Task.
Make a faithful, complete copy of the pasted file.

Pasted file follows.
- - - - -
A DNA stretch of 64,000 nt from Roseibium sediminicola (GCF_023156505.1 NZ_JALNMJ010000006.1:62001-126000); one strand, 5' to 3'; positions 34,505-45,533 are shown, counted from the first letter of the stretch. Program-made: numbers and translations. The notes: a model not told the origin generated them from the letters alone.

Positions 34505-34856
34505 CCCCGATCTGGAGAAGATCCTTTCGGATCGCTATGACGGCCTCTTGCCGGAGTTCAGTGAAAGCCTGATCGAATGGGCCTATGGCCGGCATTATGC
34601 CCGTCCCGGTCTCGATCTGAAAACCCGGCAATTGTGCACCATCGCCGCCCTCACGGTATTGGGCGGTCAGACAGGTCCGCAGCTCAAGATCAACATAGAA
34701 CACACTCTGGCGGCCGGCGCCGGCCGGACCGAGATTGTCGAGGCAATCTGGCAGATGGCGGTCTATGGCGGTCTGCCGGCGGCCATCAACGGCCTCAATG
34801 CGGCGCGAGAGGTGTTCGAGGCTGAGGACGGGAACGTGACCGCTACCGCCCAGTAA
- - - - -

A DNA stretch of 64,000 nt from Roseibium sediminicola (GCF_023156505.1 NZ_JALNMJ010000006.1:62001-126000); one strand, 5' to 3'; positions 34,505-45,533 are shown, counted from the first letter of the stretch. Program-made: numbers and translations. The notes: a model not told the origin generated them from the letters alone.

Positions 34505-34856
34505 CCCCGATCTGGAGAAGATCCTTTCGGATCGCTATGACGGCCTCTTGCCGGAGTTCAGTGAAAGCCTGATCGAATGGGCCTATGGCCGGCATTATGC
34601 CCGTCCCGGTCTCGATCTGAAAACCCGGCAATTGTGCACCATCGCCGCCCTCACGGTATTGGGCGGTCAGACAGGTCCGCAGCTCAAGATCAACATAGAA
34701 CACACTCTGGCGGCCGGCGCCGGCCGGACCGAGATTGTCGAGGCAATCTGGCAGATGGCGGTCTATGGCGGTCTGCCGGCGGCCATCAACGGCCTCAATG
34801 CGGCGCGAGAGGTGTTCGAGGCTGAGGACGGGAACGTGACCGCTACCGCCCAGTAA